Introduction to the flag of Denmark
The Danish flag is also called “Dannebrog” (Danish: Dannebrog), which means “Danish flag” or “red flag”. The Danish flag is the oldest and oldest side of the flags still in use today, and is known as the “Power of the Danes”. It is rectangular with a ratio of length to width of 37:28. The flag ground is red, with a white cross-shaped pattern on the flag surface, slightly to the left.
The Danish flag is also called “Dannebrog” (Danish: Dannebrog), which means “Danish flag” or “red flag”. Legend has it that in a war, the heavens gave the Dan army a red flag with a white cross on it, turning it from a predicament into a victory. Since then, the red flag of the white cross has become the national flag of the Kingdom of Denmark. The cross pattern of the flag indicates the special relationship between Iceland and Denmark in the history of Iceland.
The Danish flag is the oldest national flag among the current national flags and has been in use since 1219. Rectangle, the ratio of length to width is 37:28. There is a white cross on the red flag, slightly to the left. According to the Danish epic, in 1219, the Danish King Valdemar Victoris (also known as the Victory King) led an army to fight against the Estonian pagans.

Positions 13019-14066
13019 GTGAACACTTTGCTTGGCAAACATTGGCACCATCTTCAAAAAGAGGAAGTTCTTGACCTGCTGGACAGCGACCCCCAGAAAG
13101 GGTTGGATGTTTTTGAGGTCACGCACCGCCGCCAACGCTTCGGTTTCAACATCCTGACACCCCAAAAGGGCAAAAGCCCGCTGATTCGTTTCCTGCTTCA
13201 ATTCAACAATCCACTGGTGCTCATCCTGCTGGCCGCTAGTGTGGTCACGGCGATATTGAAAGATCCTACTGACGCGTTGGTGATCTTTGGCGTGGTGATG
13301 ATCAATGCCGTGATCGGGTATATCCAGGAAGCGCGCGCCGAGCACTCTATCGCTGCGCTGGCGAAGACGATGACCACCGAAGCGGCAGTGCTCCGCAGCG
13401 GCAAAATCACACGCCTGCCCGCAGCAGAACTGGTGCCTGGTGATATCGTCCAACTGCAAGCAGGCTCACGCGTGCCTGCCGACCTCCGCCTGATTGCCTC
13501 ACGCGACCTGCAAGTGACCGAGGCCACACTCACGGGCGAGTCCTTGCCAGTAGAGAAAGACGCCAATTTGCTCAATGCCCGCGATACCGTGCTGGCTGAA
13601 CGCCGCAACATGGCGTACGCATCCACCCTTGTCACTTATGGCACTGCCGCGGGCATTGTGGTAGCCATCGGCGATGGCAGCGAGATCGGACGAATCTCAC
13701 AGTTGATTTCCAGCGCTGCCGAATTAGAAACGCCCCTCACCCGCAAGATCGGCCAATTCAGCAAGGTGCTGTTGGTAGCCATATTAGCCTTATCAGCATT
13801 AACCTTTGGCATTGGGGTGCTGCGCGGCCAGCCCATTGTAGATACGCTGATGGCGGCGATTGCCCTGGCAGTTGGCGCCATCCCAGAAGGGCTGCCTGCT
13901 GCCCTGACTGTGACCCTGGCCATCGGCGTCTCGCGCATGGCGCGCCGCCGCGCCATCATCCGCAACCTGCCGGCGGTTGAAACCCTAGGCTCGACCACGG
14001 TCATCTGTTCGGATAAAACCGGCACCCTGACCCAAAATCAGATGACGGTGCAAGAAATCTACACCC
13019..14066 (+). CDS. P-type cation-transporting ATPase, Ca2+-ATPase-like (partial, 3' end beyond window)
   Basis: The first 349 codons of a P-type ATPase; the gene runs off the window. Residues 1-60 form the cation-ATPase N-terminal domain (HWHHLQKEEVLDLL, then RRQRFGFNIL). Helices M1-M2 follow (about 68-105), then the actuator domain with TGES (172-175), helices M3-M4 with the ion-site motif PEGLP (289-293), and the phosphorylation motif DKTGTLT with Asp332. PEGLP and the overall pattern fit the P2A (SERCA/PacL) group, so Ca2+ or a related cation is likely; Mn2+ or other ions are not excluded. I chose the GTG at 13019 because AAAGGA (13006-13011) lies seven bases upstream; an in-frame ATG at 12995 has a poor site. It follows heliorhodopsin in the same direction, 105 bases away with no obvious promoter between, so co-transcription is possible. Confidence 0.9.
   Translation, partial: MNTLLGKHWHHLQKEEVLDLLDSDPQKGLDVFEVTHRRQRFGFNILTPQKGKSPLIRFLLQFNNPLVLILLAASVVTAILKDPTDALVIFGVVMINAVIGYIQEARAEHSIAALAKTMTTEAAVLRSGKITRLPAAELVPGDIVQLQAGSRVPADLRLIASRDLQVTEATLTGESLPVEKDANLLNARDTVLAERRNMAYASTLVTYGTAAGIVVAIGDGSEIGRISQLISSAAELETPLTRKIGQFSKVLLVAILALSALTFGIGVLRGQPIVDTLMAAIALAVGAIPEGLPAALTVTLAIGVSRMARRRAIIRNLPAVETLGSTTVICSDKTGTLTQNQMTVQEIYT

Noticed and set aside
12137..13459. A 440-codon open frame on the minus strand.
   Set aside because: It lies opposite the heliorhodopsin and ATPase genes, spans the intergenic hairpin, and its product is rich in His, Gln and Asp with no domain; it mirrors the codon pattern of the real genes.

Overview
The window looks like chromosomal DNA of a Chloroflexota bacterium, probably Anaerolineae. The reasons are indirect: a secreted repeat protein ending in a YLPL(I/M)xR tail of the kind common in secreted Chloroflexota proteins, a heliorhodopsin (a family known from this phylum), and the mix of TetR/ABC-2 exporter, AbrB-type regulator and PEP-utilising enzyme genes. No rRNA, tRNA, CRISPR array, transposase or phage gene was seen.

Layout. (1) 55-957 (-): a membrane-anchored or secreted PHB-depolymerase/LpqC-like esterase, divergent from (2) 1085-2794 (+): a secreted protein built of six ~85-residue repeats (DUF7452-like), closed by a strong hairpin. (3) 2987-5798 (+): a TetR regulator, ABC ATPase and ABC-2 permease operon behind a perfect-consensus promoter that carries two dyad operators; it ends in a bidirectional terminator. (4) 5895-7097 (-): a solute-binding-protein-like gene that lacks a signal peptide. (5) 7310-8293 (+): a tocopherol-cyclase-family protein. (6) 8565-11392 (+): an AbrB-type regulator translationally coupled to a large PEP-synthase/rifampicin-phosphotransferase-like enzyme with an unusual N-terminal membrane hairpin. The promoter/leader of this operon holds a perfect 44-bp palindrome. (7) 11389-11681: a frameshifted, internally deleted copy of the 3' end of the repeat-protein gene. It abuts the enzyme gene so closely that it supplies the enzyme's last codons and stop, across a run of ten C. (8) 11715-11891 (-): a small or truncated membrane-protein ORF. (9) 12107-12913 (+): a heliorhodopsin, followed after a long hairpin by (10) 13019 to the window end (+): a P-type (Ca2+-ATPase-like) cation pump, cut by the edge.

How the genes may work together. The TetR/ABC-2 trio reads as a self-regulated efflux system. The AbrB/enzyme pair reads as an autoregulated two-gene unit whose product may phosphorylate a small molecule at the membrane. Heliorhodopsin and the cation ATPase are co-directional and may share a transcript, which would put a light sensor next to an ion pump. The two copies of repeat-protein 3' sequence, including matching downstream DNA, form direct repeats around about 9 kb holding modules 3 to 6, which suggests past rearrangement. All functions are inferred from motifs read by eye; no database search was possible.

During the battle at Lundanes on June 15, the Danish army was in trouble. Suddenly, a red flag with a white cross fell from the sky, accompanied by a loud voice: “Grab this flag is victory!” Encouraged by this flag, the Dan army fought bravely and turned defeat into victory. Since then, the white cross red flag has become the national flag of the Kingdom of Denmark. Up to now, on June 15th, Denmark celebrates “Flag Day” or “Valdemar Day”. The Danish flag is called “the power of the Danes”.
According to Danish epic records, this flag was not designed by people, but dropped from the sky. In the war between Denmark and Estonia in 1219, the inferior Danish army saw this flag flying from the fingers of the gods, a Danish soldier raised it high, and the Danish army turned defeat into victory. Since then this flag has become a symbol of the Danish nation. Today, Denmark also holds a celebration on June 15 every year to commemorate the National Flag Day, the “Valdemar Day”.
The Danish flag has a long history and has had a significant impact on the design of the flags of many other countries, especially the Nordic countries. Other countries adopting similar flag designs include Sweden, Norway, Finland and Iceland. Other Christian countries also imitated various cross patterns to design their national flags, and later in the Middle Ages, almost all countries used religious symbols to design their national flags (the crescent moon of Islamic countries, the giant moon of Israel, the lion of Sri Lanka, the sun of Japan).